* When the camera is not in use, the front lens cap should be left on the camera.
* Familiarize yourself with the weather gear so you can put it on or take it off easily. If the weather looks as though it might get bad, put the weather gear on before the production begins. It is difficult to put weather gear on the camera during the production.
Cables used in television broadcasting vary from simple coaxial configurations to very complex multi-core cables. The following is a list of things to keep in mind when cabling:
1. Run cables neatly and, if possible, parallel. Try to group them together so the cable run is obvious and well defined. Lay cables as close to the,production truck as possible so that the production crew will not trip or continuously walk on them.
2. When running camera cable, make sure that the correct end is toward the camera.
3. Cable connectors must be protected from the elements to ensure signal quality. If a cable connector must be exposed to the elements, try to support the connector so it is hanging downward or, preferably, wrap it with plastic and tape it. However, only tape the plastic on the top end, allowing air to come in underneath to prevent condensation in and on the connector. Do not allow the ends of cables to lie where water may puddle in the event of rain or melting snow.
4. Label all cables at each end, for example, "Cam 1."
5. Report damaged cable to the instructor. It is far easier to solve problems in the cabling phase than try to troubleshoot the problem during a competition.
6. Excess cable should be placed on the ground in a figure eight pattern or the over-and-under method so that the cable will not kink or tangle. A knotted cable can cause significant stress and subsequently irreparable damage to the cable.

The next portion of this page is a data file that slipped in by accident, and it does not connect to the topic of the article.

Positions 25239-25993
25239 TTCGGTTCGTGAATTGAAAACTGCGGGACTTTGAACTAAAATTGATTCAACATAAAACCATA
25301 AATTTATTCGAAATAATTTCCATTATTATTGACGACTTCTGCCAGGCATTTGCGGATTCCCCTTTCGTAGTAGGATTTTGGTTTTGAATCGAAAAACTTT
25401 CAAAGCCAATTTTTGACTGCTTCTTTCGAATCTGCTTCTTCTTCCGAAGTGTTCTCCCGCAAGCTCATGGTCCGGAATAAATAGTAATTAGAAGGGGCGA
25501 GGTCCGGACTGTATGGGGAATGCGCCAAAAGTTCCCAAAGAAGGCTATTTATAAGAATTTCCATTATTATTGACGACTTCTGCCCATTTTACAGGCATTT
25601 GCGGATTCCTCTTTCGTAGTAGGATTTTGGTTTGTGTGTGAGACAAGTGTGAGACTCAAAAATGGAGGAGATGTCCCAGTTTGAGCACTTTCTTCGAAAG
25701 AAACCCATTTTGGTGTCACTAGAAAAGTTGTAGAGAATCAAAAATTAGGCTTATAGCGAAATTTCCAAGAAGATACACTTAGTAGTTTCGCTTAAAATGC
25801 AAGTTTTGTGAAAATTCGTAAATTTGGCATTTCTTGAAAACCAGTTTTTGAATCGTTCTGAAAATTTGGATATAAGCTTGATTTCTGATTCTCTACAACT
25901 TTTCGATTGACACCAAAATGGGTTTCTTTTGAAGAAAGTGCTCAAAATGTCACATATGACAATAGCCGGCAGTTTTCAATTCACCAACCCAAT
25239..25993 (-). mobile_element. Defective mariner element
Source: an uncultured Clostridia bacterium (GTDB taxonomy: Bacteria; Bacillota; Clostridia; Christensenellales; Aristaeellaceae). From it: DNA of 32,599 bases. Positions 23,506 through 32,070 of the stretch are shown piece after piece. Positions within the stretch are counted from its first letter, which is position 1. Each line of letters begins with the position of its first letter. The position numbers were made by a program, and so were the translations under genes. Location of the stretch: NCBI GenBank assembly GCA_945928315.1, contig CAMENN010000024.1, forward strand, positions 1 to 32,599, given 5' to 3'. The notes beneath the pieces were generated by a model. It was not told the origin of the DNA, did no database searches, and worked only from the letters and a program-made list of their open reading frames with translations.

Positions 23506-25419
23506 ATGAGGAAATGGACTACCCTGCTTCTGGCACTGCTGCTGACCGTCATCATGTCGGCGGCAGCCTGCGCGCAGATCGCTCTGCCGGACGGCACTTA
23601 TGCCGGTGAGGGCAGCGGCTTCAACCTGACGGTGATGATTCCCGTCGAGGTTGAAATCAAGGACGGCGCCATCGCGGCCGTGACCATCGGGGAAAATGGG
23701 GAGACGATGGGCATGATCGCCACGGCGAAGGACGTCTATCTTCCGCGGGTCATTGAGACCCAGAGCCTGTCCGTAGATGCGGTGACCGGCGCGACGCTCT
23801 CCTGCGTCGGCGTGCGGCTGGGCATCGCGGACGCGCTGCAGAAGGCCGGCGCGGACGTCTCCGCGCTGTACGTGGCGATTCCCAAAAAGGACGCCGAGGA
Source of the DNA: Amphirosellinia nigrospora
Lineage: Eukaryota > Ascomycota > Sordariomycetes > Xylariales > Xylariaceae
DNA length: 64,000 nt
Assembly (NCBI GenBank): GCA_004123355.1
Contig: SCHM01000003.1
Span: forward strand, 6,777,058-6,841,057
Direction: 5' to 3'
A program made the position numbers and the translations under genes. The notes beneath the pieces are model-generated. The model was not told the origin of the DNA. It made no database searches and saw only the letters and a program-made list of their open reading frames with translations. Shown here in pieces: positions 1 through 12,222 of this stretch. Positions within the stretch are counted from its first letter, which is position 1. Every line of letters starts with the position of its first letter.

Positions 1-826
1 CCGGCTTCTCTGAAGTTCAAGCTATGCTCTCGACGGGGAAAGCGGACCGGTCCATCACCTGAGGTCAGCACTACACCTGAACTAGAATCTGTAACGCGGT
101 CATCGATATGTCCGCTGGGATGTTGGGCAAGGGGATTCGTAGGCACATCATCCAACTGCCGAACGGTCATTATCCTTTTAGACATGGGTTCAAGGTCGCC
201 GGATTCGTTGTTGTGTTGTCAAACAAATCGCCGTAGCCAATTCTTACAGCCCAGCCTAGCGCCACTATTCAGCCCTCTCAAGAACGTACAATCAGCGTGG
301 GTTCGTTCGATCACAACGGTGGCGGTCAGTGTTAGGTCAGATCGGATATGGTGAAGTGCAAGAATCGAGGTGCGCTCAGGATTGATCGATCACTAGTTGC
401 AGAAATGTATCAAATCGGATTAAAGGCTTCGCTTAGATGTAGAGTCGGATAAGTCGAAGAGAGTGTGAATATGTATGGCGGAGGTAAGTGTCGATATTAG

7. Do not run a cable around any object that requires a tight bending radius. An extremely tight bend could damage the cable.
8. Avoid running video and audio cables close, and parallel, to power cables since these cables may be subject to a buzz. Video and audio cables that must cross over power cables should do so at a 90-degree angle to minimize the impact of the power on the video and audio signals.
9. Do not suspend tightly stretched cables between two points for much of a distance. Cables must be supported to ensure the cable is not damaged due to tension. Cables should be pulled and supported by the cable, not the connectors.
Camera meetings are run by the director and are attended primarily by the camera operators. Other attendees include the camera assistants and maybe the associate director. These meetings, which last from 10 minutes to an hour, serve a variety of purposes. Primarily, the meeting allows the director to communicate his or her vision and also discuss with the camera operators how their shots fit into the overall production. The director describes the types of shots expected from each camera including framing details, cutting patterns, and specifically what the camera operators are to shoot. Often, directors create detailed shot sheets which describe the camera's anticipated shots. Some directors use video prints and/or photocopy the media guide so that camera operators can familiarize themselves with the key individuals they need to cover. Camera operators can then clip the sheets to their camera for easy visual access. In addition, the video prints show the type of shots and framing.